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Turkey indicted 'wrong man' during Gulen-linked Kosovo deportations

The six men deported from Kosovo are accused of links to Fethullah Gulen [AFP]

Date of publication: 14 March, 2019

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Turkey on Wednesday indicted six men who were controversially deported from Kosovo last year due to alleged links to Fethullah Gulen, one of whom may have been wrongly deported.

Turkey on Wednesday indicted six men who were controversially deported from Kosovo last year due to alleged links with Fethullah Gulen, an exiled cleric suspected by Turkey of orchestrating a coup attempt in 2016.

One of the indicted men was "knowingly" deported in the place of an accused man with a similar name, a Kosovan parliamentary report claimed last week.

The prosecution asked that the men, who have been held in prison for a year, be sentenced to prison terms ranging from 16 and a half years to 28 and a half years, Turkey's state news agency Anadolu reported.

They stand accused of "international espionage" and membership of an "armed terrorist organisation". 

Turkey calls the Gulen's Hizmet (Service) movement the Fethullah Gulen Terrorist Organisation (FETO).

An independent report commissioned by the Kosovan parliament's security committee alleges that the six men were deported to Turkey with the aid of the Kosovan intellignence agency, Balkan Insight reported.

The informal extraditions sparked an outcry in the country after Prime Minister Ramush Haridanaj claimed he had not been informed.

The department for citizenship, asylum and migration was made aware of the operation more than two weeks in advance, the report claimed.

The report's most shocking allegation is that Kosovan authorities "knowingly" deported the wrong man, who now appears to have been indicted in Turkey.

Tasked with arresting and deported a man accused of links to Gulen named Hasan Huseyin Demir, the intelligence agency gave the police the photographs of two men with similar names.

When a border police official asked for clarification on who to deport, an intelligence officer told him to detain "whoever meets the photo identification".

Hasan Huseyin Gunekan, a Turkish national employed in a so-called Gulenist educational institution, was brought to the Pristina airport along with five other suspects, but insisted he was not the man intelligence officers were looking for.

"The photo is mine but these aren't my personal data," said Gunakan, according to the director of the directorate of migration and foreigners of the Border Police, Rrahman Sylejmani.

Despite those denials, Gunakan was deported to Turkey and indicted for "FETO membership" - largely based on evidence allegedly found in his phone.

Many suspected Gulenists have been arrested in Turkey for having downloaded the ByLock app, an encrypted messaging app said to have been used exclusively by Gulenists.

"It sounds like the mistaken identity was due first of all to sloppy work from the Turkish sources that supplied Kosovar authorities with the names and photographs of those to be taken," Nate Schenkkan, Director of Special Research at Freedom House, told The New Arab.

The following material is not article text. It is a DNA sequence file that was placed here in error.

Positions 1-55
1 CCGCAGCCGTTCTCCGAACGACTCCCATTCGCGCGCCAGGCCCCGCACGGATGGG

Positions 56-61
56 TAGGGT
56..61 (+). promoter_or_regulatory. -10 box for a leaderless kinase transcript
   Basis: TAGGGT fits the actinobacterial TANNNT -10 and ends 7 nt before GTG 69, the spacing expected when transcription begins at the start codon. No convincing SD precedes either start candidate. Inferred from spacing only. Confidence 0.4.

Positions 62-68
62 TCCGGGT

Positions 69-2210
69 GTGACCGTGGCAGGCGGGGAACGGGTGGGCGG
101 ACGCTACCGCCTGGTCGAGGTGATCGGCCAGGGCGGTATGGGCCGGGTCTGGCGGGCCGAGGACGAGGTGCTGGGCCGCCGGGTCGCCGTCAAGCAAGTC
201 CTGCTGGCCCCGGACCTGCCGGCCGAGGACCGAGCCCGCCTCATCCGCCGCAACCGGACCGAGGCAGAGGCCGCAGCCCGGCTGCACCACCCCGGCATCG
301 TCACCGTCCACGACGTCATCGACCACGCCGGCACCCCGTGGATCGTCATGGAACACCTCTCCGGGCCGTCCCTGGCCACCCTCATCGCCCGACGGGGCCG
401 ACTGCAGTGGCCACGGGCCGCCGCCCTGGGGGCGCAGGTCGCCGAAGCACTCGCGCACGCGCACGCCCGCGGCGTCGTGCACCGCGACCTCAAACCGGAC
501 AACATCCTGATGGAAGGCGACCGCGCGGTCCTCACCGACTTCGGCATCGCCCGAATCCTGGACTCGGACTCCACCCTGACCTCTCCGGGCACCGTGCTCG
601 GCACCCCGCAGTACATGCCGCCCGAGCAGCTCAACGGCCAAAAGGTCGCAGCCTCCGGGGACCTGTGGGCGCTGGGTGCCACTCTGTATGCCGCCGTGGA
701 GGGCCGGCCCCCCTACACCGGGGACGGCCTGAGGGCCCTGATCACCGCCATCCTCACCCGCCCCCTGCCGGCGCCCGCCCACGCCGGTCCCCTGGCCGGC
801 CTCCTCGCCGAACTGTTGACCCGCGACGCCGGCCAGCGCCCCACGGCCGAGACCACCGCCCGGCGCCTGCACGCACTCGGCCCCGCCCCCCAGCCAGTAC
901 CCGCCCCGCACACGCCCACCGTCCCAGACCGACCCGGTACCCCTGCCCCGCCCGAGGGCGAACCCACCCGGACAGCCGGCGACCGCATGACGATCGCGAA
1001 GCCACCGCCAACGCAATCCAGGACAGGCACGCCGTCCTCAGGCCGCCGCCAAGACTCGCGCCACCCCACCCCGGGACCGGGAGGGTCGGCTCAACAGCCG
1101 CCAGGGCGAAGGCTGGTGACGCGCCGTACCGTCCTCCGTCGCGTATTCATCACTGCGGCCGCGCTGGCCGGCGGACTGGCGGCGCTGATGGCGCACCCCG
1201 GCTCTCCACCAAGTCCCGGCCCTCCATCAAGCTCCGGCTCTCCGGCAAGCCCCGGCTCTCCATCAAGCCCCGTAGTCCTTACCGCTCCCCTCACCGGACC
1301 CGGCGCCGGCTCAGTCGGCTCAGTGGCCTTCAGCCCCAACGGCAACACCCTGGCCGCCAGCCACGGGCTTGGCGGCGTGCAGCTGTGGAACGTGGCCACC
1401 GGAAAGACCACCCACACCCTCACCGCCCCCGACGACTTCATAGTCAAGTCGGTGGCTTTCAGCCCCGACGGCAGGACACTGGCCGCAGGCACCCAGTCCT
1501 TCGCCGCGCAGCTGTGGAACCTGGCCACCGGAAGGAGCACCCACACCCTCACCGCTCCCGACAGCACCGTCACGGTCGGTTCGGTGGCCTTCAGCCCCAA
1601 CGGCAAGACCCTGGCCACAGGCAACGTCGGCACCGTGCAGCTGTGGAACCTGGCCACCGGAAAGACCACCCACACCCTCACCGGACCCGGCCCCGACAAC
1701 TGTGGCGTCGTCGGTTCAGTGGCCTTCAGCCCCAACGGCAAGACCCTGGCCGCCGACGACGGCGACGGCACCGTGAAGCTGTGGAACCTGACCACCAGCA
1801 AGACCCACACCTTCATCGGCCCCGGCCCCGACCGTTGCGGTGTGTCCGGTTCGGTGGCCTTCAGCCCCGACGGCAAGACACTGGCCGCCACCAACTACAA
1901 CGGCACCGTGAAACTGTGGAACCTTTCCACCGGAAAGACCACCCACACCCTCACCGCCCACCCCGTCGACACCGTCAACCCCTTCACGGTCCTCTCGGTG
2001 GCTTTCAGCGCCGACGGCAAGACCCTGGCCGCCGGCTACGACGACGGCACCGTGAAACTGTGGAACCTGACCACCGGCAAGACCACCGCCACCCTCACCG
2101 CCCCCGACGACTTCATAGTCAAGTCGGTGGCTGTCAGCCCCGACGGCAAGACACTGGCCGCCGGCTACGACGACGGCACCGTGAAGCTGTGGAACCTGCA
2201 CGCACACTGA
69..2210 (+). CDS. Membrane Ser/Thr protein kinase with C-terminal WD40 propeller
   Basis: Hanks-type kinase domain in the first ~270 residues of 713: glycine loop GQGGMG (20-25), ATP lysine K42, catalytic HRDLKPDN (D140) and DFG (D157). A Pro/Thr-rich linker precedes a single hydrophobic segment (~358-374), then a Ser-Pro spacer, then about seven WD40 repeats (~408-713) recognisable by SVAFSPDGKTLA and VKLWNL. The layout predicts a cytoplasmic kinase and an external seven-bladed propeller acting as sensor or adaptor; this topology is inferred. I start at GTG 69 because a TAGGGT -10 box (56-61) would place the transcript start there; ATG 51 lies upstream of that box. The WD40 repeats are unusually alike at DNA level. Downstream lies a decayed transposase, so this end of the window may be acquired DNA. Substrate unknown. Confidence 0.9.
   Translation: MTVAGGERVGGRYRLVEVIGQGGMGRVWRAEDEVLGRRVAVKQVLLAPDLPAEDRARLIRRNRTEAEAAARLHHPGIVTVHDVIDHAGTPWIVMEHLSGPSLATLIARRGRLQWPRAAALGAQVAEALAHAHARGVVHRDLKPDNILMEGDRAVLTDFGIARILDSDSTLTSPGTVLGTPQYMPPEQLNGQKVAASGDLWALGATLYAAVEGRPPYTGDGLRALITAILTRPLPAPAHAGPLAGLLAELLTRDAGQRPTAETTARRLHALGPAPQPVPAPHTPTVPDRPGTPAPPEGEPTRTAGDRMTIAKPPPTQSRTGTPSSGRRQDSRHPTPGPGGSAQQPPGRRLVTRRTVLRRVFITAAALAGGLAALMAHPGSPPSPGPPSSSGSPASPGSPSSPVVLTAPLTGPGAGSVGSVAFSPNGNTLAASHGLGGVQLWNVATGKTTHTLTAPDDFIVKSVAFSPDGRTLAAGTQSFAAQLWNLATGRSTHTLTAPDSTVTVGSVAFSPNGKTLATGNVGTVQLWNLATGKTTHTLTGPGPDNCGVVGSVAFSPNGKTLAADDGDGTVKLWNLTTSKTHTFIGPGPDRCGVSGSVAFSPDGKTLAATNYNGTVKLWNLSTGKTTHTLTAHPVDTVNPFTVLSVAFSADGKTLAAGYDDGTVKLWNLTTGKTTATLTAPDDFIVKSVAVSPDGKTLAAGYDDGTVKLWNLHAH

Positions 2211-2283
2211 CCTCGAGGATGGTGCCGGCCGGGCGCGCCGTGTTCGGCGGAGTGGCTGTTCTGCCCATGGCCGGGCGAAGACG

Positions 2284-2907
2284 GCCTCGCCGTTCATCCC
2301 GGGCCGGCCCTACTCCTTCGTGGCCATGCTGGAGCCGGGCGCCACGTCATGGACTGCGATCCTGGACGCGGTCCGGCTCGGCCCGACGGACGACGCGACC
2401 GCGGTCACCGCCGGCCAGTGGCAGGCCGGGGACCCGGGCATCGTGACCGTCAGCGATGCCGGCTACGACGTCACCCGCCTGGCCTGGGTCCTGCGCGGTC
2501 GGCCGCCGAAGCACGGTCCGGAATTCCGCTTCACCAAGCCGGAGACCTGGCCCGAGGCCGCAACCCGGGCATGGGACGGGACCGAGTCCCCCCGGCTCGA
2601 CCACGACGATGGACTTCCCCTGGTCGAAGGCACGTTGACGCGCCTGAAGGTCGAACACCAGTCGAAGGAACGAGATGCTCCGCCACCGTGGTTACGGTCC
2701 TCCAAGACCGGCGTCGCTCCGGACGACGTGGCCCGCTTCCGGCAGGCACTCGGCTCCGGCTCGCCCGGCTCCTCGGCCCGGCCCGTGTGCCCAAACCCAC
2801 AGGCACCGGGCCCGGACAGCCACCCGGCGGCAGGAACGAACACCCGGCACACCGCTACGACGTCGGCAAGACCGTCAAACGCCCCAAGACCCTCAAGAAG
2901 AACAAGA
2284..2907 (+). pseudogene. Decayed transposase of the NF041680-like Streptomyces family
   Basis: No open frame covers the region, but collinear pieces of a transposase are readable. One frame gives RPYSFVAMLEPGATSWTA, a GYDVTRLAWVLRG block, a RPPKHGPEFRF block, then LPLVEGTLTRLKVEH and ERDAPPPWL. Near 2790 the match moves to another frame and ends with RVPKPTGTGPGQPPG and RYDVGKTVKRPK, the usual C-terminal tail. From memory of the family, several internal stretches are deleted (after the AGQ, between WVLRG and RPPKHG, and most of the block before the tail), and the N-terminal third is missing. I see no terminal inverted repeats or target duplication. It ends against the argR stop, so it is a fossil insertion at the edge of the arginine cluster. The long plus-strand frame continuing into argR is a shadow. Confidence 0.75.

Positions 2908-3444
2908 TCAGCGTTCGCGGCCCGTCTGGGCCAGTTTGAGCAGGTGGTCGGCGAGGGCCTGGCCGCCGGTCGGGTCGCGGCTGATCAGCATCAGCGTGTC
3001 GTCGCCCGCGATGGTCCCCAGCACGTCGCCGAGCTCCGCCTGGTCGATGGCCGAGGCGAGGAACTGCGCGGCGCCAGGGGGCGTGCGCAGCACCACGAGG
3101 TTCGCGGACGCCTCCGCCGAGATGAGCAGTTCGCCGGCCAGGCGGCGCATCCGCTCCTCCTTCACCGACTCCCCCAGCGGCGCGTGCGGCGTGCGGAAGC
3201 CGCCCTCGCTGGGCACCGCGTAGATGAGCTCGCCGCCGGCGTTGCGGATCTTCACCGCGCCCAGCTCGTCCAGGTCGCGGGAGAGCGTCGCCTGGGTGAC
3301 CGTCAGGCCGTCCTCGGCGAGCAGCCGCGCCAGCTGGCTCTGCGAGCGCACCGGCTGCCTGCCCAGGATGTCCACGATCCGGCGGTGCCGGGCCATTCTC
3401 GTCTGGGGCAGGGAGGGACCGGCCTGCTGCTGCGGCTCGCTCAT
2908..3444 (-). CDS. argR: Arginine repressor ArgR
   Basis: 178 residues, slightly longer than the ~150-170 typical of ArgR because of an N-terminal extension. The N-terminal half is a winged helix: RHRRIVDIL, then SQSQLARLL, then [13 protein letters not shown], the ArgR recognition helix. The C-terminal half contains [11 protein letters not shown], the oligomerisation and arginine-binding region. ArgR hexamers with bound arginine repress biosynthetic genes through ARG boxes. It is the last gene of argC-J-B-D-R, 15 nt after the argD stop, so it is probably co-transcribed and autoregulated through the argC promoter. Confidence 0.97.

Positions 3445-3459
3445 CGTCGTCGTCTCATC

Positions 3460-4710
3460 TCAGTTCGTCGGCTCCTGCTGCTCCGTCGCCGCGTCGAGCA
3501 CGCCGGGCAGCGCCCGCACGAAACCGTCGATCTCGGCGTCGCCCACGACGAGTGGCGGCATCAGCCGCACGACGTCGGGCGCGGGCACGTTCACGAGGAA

"This is the only case I know of where the wrong person was rendered by Turkey from another country, but it is indicative of the casual disregard for evidence and due process that Turkey has shown in going after the Gulen movement."

Gunakan "used the right to remain silent" during the indictment, according to Anadolu Agency.

Turkey has abducted or forcibly extradited at least 100 Turkish citizens who are accused of links to Gulen since 2016 according to Foreign Minister Mevlut Cavusoglu.

Some of the "kidnappings" took place is Azerbaijan, Ukraine and Gabon, while the abduction attempt of a Turkish teacher in Mongolia was foiled last year.

Gulen and his followers built a large sphere of influence in Turkey and abroad over decades - notably in central Africa, the Balkans and Central Asia - often through operating dozens of schools, many of which have now been shut down by the Turkish government.

Turkey demanded the closure of Gulen-linked schools in a variety of countries following the 2016 coup attempt - a request to which many acquiesced.

At least 77,000 people have arrested and around 130,000 others have lost their jobs in the public sector for alleged associations with Gulen since 2016.

"Whether it is Gulenists or Gezi Park protesters, or whether it is pro-peace process academics or Kurdish activists, those who are accused of conspiracies face a steep uphill battle," said Schenkkan.

"The courts take a variety of associations as sufficient evidence of guilt, criminalizing association rather than focusing on specific criminal acts. For those kidnapped and brought back to Turkey, the odds are probably even worse."

The Kosovo Special Prosecution has said it will take the findings of the report into consideration during its ongoing investigation, Balkan Insight reported.

The US embassy in Kosovo on Tuesday denounced the deportations as an "egregious breach of democratic values".

"The issue is not the alleged guilt or innocence of the individuals, but rather the apparent circumventing of Kosovo’s legal processes by Kosovo politicians," said the embassy statement.

"Political pressure on the security sector to break Kosovo law is an egregious breach of democratic values. We urge full transparency in the security sector, and in the conduct of foreign affairs, to prevent inappropriate interference by Kosovo politicians in the future."




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